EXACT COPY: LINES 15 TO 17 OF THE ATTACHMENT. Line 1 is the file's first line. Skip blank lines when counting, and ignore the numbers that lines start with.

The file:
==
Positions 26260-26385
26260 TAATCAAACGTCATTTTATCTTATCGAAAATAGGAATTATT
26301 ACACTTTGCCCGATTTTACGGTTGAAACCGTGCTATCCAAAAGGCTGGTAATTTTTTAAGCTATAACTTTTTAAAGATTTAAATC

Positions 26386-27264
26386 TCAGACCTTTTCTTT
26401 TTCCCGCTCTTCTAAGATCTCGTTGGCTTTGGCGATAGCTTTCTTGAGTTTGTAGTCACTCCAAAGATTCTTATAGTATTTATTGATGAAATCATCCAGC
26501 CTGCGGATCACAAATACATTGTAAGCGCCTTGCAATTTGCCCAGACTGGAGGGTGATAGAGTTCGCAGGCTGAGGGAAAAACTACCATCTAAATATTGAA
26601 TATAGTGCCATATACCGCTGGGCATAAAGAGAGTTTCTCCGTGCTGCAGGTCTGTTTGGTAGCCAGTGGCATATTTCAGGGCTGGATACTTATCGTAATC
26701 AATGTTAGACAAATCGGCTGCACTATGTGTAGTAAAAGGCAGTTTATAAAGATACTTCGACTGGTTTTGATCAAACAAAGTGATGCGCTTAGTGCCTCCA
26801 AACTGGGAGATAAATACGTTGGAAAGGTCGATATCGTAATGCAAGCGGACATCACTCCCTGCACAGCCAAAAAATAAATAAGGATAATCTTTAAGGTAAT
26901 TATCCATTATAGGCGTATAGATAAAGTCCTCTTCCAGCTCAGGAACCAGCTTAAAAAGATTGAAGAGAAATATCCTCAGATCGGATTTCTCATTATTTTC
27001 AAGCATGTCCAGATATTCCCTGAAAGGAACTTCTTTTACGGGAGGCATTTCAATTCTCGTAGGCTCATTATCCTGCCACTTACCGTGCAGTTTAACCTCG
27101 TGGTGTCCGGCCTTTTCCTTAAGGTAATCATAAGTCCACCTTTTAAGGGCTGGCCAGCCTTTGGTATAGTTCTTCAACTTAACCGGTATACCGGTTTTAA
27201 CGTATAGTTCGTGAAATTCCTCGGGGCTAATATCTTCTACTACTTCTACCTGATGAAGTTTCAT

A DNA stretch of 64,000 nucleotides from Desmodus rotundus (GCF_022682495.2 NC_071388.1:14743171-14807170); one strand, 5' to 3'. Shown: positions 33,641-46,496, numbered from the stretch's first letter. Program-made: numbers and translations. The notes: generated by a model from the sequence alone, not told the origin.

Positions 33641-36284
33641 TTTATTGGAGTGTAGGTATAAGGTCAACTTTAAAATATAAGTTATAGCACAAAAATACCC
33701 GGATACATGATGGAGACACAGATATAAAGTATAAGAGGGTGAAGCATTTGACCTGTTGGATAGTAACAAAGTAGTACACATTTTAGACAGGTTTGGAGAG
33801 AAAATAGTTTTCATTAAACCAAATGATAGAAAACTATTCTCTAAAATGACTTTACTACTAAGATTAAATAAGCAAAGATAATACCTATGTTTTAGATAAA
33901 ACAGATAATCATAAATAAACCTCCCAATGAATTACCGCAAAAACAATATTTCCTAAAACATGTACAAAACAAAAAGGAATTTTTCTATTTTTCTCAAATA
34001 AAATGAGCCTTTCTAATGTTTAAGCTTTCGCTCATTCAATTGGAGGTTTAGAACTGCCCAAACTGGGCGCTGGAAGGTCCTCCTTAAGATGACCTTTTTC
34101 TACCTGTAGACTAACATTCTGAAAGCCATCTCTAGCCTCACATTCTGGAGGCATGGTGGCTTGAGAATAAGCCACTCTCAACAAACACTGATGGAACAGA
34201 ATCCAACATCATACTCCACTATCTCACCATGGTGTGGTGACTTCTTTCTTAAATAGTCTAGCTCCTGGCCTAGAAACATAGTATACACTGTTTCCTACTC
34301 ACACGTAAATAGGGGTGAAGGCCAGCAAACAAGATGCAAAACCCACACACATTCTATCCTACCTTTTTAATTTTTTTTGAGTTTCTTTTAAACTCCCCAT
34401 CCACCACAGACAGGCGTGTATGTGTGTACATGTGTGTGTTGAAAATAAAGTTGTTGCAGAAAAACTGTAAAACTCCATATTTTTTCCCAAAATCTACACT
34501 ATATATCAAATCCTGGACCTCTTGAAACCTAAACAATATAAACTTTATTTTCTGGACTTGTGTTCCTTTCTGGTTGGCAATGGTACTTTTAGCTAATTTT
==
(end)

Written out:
A DNA stretch of 64,000 nucleotides from Desmodus rotundus (GCF_022682495.2 NC_071388.1:14743171-14807170); one strand, 5' to 3'. Shown: positions 33,641-46,496, numbered from the stretch's first letter. Program-made: numbers and translations. The notes: generated by a model from the sequence alone, not told the origin.

Positions 33641-36284
33641 TTTATTGGAGTGTAGGTATAAGGTCAACTTTAAAATATAAGTTATAGCACAAAAATACCC